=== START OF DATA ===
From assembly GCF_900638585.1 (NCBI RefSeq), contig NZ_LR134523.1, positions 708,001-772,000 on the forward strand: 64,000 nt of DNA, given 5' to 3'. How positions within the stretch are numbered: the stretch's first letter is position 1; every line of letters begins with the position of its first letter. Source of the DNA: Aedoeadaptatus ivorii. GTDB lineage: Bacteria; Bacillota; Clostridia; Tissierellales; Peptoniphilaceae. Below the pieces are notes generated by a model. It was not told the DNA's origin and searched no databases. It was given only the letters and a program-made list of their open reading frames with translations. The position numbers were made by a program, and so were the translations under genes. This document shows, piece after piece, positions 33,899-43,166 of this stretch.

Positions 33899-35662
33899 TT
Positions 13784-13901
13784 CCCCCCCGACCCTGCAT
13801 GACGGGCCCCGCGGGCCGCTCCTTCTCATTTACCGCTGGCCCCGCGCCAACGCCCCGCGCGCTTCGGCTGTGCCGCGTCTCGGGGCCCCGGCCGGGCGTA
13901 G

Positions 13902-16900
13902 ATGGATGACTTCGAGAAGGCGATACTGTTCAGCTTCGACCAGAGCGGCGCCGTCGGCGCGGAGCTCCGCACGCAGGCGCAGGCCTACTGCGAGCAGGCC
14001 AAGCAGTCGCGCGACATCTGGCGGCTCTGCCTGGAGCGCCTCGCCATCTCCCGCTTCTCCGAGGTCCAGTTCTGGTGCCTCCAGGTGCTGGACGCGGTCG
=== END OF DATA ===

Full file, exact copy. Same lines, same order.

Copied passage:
From assembly GCF_900638585.1 (NCBI RefSeq), contig NZ_LR134523.1, positions 708,001-772,000 on the forward strand: 64,000 nt of DNA, given 5' to 3'. How positions within the stretch are numbered: the stretch's first letter is position 1; every line of letters begins with the position of its first letter. Source of the DNA: Aedoeadaptatus ivorii. GTDB lineage: Bacteria; Bacillota; Clostridia; Tissierellales; Peptoniphilaceae. Below the pieces are notes generated by a model. It was not told the DNA's origin and searched no databases. It was given only the letters and a program-made list of their open reading frames with translations. The position numbers were made by a program, and so were the translations under genes. This document shows, piece after piece, positions 33,899-43,166 of this stretch.

Positions 33899-35662
33899 TT
Positions 13784-13901
13784 CCCCCCCGACCCTGCAT
13801 GACGGGCCCCGCGGGCCGCTCCTTCTCATTTACCGCTGGCCCCGCGCCAACGCCCCGCGCGCTTCGGCTGTGCCGCGTCTCGGGGCCCCGGCCGGGCGTA
13901 G

Positions 13902-16900
13902 ATGGATGACTTCGAGAAGGCGATACTGTTCAGCTTCGACCAGAGCGGCGCCGTCGGCGCGGAGCTCCGCACGCAGGCGCAGGCCTACTGCGAGCAGGCC
14001 AAGCAGTCGCGCGACATCTGGCGGCTCTGCCTGGAGCGCCTCGCCATCTCCCGCTTCTCCGAGGTCCAGTTCTGGTGCCTCCAGGTGCTGGACGCGGTCG